Juneteenth commemorates the day that enslaved Texans found out — more than two years after Emancipation Day — that they were free. It’s also a day known for celebratory meals and red drinks. And the holiday, originally celebrated mostly in Texas, is gaining popularity around the country; in fact, on June 15, the U.S. Senate unanimously approved a bill that would make Juneteenth a legal public holiday.CNFR: College National Finals Rodeo 2021 Live STream But as the Juneteenth becomes more widespread, we wondered: Is there a risk that certain people (and corporations) will try to keep the food and lose the meaning? Plus: In this week’s episode of the podcast, you’ll hear Code Switch correspondent Karen Grigsby Bates and food historian Rafia Zafar reference some of their favorite Black cookbooks. So we put together a list of some classics, which blend together recipes and African American history.
This cookbook comes from the kitchens of the famed Tuskegee Institute, which taught its students pragmatic life-skills that would allow them to support themselves upon graduation. Shots of Tuskegee through the years are scattered throughout, as well a some of its founder’s favorites, including the ginger cakes that made Tuskegee president Booker T Washington vow to become free when he was a child—just so he could taste one.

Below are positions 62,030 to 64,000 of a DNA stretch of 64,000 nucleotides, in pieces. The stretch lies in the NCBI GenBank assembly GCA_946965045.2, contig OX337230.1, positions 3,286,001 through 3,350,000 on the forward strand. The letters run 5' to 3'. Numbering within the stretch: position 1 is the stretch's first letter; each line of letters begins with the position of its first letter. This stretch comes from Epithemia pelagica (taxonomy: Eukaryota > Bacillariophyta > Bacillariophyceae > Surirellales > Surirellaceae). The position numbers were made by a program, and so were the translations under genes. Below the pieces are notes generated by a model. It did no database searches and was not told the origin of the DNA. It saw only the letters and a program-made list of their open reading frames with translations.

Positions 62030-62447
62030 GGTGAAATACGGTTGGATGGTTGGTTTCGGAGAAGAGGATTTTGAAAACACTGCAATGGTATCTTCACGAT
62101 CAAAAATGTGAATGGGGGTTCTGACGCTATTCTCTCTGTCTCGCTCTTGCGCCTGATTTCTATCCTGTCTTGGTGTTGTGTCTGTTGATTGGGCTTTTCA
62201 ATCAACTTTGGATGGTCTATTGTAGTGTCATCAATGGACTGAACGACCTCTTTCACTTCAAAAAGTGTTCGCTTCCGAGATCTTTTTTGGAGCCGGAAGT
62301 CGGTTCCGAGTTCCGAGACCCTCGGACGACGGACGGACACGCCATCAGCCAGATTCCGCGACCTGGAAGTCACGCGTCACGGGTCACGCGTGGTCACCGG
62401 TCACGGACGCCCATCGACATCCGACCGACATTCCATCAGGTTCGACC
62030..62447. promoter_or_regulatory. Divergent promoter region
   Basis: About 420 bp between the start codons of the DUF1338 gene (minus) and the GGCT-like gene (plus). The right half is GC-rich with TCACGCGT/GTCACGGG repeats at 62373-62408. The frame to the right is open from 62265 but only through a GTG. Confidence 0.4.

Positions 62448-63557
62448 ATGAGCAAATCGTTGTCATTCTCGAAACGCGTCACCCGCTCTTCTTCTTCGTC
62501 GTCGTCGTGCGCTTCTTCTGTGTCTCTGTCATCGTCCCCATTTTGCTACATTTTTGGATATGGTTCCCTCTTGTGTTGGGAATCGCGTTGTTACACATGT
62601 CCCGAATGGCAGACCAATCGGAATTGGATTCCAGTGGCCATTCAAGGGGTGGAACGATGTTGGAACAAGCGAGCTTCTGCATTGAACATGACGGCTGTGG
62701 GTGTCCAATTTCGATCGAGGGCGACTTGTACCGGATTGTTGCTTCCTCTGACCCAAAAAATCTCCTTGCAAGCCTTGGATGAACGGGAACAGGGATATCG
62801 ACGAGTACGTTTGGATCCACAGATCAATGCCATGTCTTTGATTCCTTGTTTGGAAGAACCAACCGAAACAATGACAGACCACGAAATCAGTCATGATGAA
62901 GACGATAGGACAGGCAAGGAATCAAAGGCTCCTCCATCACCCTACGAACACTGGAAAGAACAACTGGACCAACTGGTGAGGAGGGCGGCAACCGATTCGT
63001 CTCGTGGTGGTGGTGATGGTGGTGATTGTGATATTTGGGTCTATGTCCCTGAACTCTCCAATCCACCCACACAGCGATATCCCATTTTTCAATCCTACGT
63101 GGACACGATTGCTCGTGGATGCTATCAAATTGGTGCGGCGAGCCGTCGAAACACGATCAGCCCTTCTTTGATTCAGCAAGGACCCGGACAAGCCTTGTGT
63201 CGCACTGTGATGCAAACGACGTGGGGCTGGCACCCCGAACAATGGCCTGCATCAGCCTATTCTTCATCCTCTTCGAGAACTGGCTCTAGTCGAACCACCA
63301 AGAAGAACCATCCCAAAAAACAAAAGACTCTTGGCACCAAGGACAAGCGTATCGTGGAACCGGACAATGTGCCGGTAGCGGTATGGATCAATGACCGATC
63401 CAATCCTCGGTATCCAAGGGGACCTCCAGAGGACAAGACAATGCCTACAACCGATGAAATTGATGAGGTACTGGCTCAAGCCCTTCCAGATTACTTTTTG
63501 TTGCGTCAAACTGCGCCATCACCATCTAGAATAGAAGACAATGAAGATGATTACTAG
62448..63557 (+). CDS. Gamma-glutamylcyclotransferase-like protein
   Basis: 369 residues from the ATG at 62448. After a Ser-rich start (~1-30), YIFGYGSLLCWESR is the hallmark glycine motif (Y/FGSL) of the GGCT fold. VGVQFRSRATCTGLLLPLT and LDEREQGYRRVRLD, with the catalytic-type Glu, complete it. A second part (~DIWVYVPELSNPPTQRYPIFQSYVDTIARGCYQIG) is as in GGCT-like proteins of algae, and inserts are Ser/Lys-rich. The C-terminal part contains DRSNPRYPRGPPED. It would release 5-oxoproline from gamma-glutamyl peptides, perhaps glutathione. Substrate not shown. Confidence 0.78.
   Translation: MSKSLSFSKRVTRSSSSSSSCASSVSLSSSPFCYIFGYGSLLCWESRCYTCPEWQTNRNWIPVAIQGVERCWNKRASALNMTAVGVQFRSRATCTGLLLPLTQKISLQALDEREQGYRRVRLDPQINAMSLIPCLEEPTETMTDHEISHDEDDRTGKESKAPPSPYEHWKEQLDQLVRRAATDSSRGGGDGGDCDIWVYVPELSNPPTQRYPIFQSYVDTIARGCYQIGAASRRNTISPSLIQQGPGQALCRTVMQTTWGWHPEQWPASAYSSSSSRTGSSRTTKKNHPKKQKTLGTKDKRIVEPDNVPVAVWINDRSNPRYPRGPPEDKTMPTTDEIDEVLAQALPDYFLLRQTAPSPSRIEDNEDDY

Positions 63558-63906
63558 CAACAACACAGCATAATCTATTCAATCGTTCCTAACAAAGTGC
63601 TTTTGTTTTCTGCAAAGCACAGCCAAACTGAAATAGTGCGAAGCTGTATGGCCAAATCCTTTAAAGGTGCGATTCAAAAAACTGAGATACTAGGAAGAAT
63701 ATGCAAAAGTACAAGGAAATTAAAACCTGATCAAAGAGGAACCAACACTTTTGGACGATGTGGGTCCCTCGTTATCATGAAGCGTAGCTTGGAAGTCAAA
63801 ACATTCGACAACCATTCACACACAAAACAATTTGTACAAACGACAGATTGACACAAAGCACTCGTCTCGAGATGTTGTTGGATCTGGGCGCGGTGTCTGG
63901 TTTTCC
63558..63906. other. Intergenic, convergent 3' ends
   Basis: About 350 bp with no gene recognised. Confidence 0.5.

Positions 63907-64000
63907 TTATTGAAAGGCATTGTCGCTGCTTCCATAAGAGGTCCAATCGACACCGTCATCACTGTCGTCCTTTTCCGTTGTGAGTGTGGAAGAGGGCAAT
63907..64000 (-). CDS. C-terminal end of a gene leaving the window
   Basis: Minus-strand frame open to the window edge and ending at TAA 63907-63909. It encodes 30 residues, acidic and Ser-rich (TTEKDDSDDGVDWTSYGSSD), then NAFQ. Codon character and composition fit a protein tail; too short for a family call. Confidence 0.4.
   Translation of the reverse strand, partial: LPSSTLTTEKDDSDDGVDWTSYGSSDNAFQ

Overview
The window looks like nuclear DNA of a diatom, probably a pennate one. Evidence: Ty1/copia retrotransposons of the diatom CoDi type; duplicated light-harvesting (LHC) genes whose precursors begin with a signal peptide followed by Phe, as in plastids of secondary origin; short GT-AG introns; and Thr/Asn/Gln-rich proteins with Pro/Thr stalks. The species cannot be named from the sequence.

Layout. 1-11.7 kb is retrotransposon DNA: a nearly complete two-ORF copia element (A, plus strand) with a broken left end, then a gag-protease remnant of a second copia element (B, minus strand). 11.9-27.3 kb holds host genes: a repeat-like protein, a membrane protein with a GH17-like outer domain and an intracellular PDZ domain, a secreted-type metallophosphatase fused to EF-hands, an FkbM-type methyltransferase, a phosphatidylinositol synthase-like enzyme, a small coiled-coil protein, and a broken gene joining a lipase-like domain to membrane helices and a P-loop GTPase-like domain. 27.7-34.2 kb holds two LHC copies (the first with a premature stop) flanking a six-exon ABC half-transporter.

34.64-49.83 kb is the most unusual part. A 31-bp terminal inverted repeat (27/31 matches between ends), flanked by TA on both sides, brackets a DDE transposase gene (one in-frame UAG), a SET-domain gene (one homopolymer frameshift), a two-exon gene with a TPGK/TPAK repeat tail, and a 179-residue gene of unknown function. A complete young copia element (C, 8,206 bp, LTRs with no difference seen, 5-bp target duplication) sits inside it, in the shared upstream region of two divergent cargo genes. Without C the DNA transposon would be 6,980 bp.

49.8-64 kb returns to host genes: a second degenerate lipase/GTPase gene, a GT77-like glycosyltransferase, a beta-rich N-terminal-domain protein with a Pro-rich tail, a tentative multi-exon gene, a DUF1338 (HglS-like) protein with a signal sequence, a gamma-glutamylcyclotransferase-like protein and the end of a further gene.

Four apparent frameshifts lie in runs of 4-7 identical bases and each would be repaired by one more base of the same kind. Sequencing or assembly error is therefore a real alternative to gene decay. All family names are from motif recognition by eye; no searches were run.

Whidbey Island is a lovely place about 30 miles north of Seattle on the Puget Sound. Most days the tranquil sounds of rolling waves and chirping birds provide an escape from the hustle and bustle of the city. But these days, all is not so serene. Residents are complaining about the ruckus created by humongous container ships anchored off their shore.
“We’ve never seen them this close before,” a Whidbey Islander told a local news station. “We’re hearing the throbbing noise at night. … It’s a nuisance.” The noise has been so loud that residents have been complaining to the county sheriff’s office about it.
Whidbey Islanders are getting a front row seat to the growing U.S. trade deficit, which is hitting record highs. It’s fueled by a surge in demand for imports, mostly from East Asia. There’s so much cargo being shipped to the U.S. from Asia right now that the ports of Seattle and Tacoma are chock-full of container ships